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## Week 10 Notes

by: Danielle Lynch

17

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6

# Week 10 Notes MKT 319

Danielle Lynch
MSU
GPA 3.8
Marketing Research
R. Spreng

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Week 10 Notes
COURSE
Marketing Research
PROF.
R. Spreng
TYPE
Class Notes
PAGES
6
WORDS
KARMA
25 ?

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This 6 page Class Notes was uploaded by Danielle Lynch on Sunday November 22, 2015. The Class Notes belongs to MKT 319 at Michigan State University taught by R. Spreng in Summer 2015. Since its upload, it has received 17 views. For similar materials see Marketing Research in Marketing at Michigan State University.

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Date Created: 11/22/15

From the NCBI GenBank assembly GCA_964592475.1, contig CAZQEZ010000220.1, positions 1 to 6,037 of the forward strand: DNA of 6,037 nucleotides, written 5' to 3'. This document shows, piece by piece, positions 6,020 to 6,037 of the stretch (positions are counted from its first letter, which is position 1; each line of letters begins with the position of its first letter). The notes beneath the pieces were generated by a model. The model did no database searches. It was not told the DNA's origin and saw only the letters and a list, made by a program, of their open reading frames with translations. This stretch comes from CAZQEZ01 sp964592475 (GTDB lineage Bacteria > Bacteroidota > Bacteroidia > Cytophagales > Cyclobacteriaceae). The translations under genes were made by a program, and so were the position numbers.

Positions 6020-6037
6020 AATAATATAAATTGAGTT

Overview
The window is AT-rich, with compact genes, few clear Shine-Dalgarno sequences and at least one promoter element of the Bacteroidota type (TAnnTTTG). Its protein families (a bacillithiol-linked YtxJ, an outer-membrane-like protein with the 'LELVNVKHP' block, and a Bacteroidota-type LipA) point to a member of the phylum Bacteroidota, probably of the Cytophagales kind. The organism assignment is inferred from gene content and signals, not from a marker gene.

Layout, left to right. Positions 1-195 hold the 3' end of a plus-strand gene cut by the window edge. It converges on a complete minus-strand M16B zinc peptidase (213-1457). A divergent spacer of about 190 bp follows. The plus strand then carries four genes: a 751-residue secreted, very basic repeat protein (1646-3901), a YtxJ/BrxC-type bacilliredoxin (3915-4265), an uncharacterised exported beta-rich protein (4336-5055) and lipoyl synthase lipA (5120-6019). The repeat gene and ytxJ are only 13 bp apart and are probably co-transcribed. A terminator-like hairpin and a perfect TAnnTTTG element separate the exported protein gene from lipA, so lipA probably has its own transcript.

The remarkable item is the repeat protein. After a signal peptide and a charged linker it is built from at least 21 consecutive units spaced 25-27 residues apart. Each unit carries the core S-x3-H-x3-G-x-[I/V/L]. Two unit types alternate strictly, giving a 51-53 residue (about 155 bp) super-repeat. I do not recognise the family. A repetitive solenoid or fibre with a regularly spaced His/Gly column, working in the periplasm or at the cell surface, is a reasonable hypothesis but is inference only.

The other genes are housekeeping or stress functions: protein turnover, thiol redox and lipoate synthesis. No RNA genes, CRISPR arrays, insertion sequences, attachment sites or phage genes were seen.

Ch 16 Data Analysis Frequency Distribution Hypothesis Testing and CrossTabulation Frequency Distribution Frequency distribution A mathematical distribution with the objective of obtaining a count of the number of responses associated with different values of one variable and to express these counts in percentage terms Conducting Frequency Analysis 0 Calculate the frequency for each value of the variable 0 Calculate the percentage and cumulative percentage for each value adjusting for any missing values 0 Plot the frequency histogram 0 Calculate the descriptive statistics measures of location and variability Statistics Associated with Frequency Distribution Measures of Location A statistic that describes a location within a data set Measures of central tendency describe the center of the distribution 0 Mean The average that value obtained by summing all elements in a set and dividing by the number of elements I Value x Frequency Number of observations without missing values 0 Mode A measure of central tendency given as the value that occurs the most in a sample distribution I Frequency that appears the most 0 Median A measure of central tendency given as the value above which half of the values fall and below which half of the values fall I Midpoint between the two middle values by adding the two middle values and dividing their sum by 2 Asymmetric distribution 0 Mean mode median are equal only when the distribution is symmetric 0 Nominal Mode 0 Ordinal Median o Interval or ratio Mean Measures of Variability Statistics that indicate the distribution s dispersion 0 Range The difference between the smallest and largest values of a distribution 0 Variance and Standard deviation I Deviation from the mean The difference between the mean and the observed value I Variance The mean squared deviation of all the values from the mean I Standard deviation The square root of the variance Introduction to Hypothesis Testing Hypotheses are unproven statements or propositions of interest to the researcher A General Procedure for Hypothesis Testing 1 Formulate the null hypotheses and alternative hypothesis a Null hypothesis A statement of the status quo one of no difference or no effect If the null hypothesis is not rejected no changes will be made i Formulated in a way that its rejection leads to the acceptance of the desired conclusion b Alternative hypothesis Some difference or effect is expected Accepting the alternative hypothesis will lead to changes in opinions or actions c Onetailed test A test of the null hypothesis where the alternative hypothesis is expressed directionally d Twotailed test A test of the null hypothesis where the alternative hypothesis is not expressed directionally 2 Select an appropriate statistical test and the corresponding test statistic a Test statistic Measures how close the sample has come to the null hypothesis It often follows a wellknown distribution such as the normal t or chisquare distribution 3 Choose the level of significance a Type I Error Alpha error occurs when the sample results lead to the rejection of a null hypothesis that is in fact true i Level of significance The probability of making a type I error b Type 11 Error Beta error occurs when the sample results lead to nonrejection of a null hypothesis that is in fact false 4 Determine the sample size and collect the data Calculate the value of the test statistic 5 Determine the probability associated with the test statistic calculated from the sample data under the null hypothesis using the sampling distribution of the test statistic Alternatively determine the critical value associated with the test statistic that divides the rejection and the non rejection region a Pvalue The probability of observing a value of the test statistic as extreme as or more extreme than the value actually observed assuming that the null hypothesis is true 6 Compare the probability associated with the test statistic with the level of significance specified Alternatively determine whether the test statistic calculated form the sample data falls into the rejection or nonrejection rejoin 7 Make the statistical decision to reject or not reject the null hypothesis a Reject the null Calculated or observed lt Level of significance b Reject the null Calculated or observed gt Critical Value 8 Arrive at a conclusion Express the statistical decision in terms of the marketing research problem Cross Tabulation CrossTabulation Describes two or more variables simultaneously and results in tables that re ect the joint distribution of two or more variables that have a limited number of categories or distinct values Contingency table A crosstabulation table It contains a cell for every combination of categories of the two variables Used because 0 Easily interpreted by managers not statistically oriented o Clarity of interpretation provides a stronger link between research results and managerial action 0 Crosstabulation analysis is simple to conduct and more appealing to less sophisticated researchers Bivariate crosstabulation 0 Compute percentages by way of the independent variable Statistics Associated with CrossTabulation Chisquare statistic Test the statistical significance of the observed association in a crosstabulation Assists in determining whether a systematic association exists between the two variables 0 DF r1xc1 Chisquare distribution A skewed distribution whose shape depends solely on the number of degrees of freedom As the number of degrees of freedom increases the chisquare distribution becomes more symmetrical o Goodnessoffit test Determine whether certain models fit the observed data calculating the significance of sample deviations from assumed expected distributions 0 Counts of data 0 Expected frequencies should not be lt5 type I error so recode Phi Coefficient Used to measure the strength of association in the special case of a table with two rows and two columns 2x2 table Contingency Coefficient A measure of the strength of association in a table of any size 0 Used when the null hypothesis was rejected Cramer s V A measure of the strength of associated used in tables larger than 2 x 2 0 lt3 low association 0 3 6 low to moderate o gt6 strong Ch 17 Data Analysis Hypothesis Testing Related to Differences Hypothesis Testing Related to Differences Parametric tests Hypothesistesting procedures that assume the variables of interest are measured on at least an interval scale Ttest A Univariate hypothesis test using the t distribution which is used when the standard deviation is unknown and the sample size is small Tstatistic A statistic that assumes the variable has a symmetric bellshaped distribution and the mean is known or assumed to be known and the population variance is estimated from the sample Tdistribution A symmetric bellshaped distribution that is useful for smallsample nlt30 testing More area in the tails and less in the center than a normal distribution because we must go a larger number of standard deviations Hypothesis Testing Based on the TStatistic 1 2 3 4 6 Formulate Ho and H1 Select Appropriate TTest Choose Level of Significance Collect Data and Calculate Tstatistic a Determine Probability Associated with t Statistic i Compare with Level of Significance b Determine Critical Value of t Statistic i Determine is TScal falls into the Rejection Region If probability larger than the critical value do not reject Ho a If tstatistic is larger than the critical value reject Ho Draw Marketing Research Conclusion OneSample tTest Ztest A Univariate hypothesis test using the standard normal distribution Two Sample ttest Two Independent Samples Independent samples Two samples that are not experimentally related The measurement of one sample has no effect on the values of the other sample Ftest A statistical test of the equality of the variances of two populations F statistic A statistic that is calculated as the ratio of two sample variances with the larger sample variance in the numerator If probability of F gt significance level reject Ho Paired Samples Paired samples The observations are paired so that the two sets of observations relate to the same respondents Paired samples ttest A test for differences in means of paired samples Testing Hypotheses for More Than Two Samples Means with More than two Samples Analysis of Variance ANOVA A statistical technique for examining the differences among means for two or more populations Conducting OneWay ANOVA 1 Identify the Dependent and Independent Variables Decompose the Total Variation Measure the Effects Test Significance Interpret Results 9195 Oneway analysis of variance An ANOVA technique in which there is only one factor Factors Categorical independent variables All the independent variables must be categorical nonmetric to use ANOVA Treatment In ANOVA a particular combination of factor levels or categories Decomposition of the total variation In oneway ANOVA separation of the variation observed in the dependent variable into the variation due to the independent variables plus the variation due to error SSy Total variation in Y SSbetween Also denoted SSX the variation in Y related to the variation in the means of the categories of X The variation between the categories of X or the portion of the sum of squares in Y related to X SSwithin SSerror the variation in Y due to the variation within each of the categories of X This variation is not accounted for by x Etaquot2nquot2 Statistic that measures the strength of the effects of X independent variable or factor on Y dependent variable value ranges between 0 and 1 Mean square The sum of squares divided by the appropriate degrees of freedom Significance of the overall effect A test to determine whether some differences exist between some of the treatment groups